Showing posts with label Kurtley Beale. Show all posts
Showing posts with label Kurtley Beale. Show all posts

Friday, 16 September 2011

The rose (AB fan) between two thorns (in our side)

To be fair, I think this AB fan is a bit of a dick. But hey, all kiwis have to take their chances against Quade Cooper when they get them (and Kurtley for that matter). Bless them all.

Monday, 29 November 2010

The autumn internationals - round up

Chris Rattue loves to complain but moaning that these autumn tests are meaningless and a waste of time surely shows up his true ineptitude when it comes to his knowledge of rugby. For an All Black supporter, it is always a joy to watch New Zealand play the northern hemisphere teams. The crowd atmospheres are always electric, the operatic hyperbole in the British and Irish media is better than front row seats at Covent Garden, and the All Blacks get to play teams that are not South Africa and Australia.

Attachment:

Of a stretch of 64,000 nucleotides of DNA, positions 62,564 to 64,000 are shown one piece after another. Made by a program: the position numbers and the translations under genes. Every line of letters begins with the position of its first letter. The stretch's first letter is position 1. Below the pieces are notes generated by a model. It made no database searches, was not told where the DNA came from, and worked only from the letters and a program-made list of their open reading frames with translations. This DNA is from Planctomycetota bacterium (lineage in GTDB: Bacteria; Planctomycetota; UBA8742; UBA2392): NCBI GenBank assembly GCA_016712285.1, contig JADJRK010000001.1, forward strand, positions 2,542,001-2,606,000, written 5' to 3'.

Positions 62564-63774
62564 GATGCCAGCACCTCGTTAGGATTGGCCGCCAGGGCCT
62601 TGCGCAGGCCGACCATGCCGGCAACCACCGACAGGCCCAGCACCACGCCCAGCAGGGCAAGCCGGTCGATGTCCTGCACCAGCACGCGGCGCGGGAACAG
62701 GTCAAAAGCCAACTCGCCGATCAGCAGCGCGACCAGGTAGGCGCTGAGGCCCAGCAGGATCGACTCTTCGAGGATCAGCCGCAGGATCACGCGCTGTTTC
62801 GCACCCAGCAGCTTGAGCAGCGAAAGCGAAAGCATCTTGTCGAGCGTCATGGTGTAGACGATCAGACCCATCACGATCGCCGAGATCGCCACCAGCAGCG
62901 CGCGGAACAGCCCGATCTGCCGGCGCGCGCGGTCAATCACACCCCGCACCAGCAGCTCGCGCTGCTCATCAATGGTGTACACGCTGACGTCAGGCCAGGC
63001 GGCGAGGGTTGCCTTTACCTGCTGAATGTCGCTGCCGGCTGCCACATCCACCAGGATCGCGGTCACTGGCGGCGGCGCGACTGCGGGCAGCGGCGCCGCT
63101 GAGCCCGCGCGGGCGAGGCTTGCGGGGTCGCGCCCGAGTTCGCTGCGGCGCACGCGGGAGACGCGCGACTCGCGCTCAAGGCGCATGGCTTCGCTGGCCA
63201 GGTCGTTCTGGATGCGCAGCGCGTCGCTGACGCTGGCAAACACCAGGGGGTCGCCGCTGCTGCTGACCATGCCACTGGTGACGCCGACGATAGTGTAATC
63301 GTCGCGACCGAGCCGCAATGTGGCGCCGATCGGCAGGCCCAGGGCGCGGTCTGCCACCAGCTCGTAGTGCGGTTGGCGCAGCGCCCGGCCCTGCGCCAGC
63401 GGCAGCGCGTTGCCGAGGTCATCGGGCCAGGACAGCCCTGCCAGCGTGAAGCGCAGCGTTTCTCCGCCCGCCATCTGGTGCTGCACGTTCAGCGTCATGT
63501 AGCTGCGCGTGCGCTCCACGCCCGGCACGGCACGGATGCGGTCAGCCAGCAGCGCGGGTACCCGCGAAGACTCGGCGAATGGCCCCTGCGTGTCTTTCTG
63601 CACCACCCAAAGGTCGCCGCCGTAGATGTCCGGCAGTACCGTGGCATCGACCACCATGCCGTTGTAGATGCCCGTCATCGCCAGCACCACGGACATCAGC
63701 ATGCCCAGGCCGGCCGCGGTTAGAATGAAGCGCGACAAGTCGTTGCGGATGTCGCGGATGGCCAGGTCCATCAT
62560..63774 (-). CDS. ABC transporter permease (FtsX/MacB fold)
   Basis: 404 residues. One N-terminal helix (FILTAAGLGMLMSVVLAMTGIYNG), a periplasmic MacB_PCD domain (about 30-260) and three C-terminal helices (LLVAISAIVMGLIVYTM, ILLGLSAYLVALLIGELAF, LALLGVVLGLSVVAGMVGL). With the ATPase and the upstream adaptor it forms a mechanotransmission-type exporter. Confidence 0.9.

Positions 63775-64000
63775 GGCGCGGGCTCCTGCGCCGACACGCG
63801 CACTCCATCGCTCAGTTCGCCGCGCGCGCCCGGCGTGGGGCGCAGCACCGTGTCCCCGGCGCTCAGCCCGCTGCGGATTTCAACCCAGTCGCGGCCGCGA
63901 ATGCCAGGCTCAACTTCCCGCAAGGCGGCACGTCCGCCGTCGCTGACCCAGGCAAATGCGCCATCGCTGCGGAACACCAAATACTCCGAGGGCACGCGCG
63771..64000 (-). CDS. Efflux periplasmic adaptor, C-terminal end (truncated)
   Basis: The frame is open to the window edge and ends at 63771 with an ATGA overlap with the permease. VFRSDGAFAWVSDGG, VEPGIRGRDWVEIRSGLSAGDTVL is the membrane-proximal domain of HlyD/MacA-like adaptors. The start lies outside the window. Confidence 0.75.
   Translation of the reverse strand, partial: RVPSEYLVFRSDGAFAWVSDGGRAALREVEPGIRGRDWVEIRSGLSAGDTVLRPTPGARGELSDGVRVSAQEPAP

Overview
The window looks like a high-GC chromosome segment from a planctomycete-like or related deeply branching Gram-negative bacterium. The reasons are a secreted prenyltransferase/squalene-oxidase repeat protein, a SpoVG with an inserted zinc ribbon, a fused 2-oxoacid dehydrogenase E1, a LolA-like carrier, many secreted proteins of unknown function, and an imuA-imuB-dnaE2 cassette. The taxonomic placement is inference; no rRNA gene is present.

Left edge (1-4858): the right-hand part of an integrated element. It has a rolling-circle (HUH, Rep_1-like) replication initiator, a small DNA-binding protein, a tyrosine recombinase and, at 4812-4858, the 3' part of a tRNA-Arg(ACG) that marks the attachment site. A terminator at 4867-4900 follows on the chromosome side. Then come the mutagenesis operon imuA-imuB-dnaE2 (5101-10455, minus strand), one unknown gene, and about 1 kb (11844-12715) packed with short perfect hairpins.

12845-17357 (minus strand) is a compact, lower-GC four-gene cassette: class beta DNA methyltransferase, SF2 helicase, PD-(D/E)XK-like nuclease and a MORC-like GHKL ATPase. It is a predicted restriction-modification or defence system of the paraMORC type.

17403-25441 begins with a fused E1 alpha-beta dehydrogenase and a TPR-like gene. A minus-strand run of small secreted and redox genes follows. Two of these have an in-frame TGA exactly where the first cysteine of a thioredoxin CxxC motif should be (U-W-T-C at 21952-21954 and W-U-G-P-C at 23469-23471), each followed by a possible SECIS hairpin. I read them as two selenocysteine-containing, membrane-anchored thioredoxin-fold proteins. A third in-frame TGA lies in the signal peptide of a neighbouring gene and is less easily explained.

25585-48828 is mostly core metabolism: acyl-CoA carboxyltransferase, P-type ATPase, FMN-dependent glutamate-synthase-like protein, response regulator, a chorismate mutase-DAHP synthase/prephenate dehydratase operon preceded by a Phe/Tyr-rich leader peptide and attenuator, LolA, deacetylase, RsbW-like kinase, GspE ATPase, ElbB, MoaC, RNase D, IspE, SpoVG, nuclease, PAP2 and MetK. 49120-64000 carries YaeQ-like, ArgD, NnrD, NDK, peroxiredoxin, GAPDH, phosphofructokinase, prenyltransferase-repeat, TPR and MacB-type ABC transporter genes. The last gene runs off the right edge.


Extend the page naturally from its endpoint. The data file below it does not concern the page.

November is my favourite time of the year rugby wise, and the 2010 autumn internationals (as they like to call them up north) did not fail to disappoint again. As this great month closes and the snow threatens to announce a long winter in England, I reconcile myself to the fact that I will have to go back to the grindstone, rather than surreptiously surfing rugby sites at work.  So it's a good a time as any to sum up and take stock of the winners and losers of November.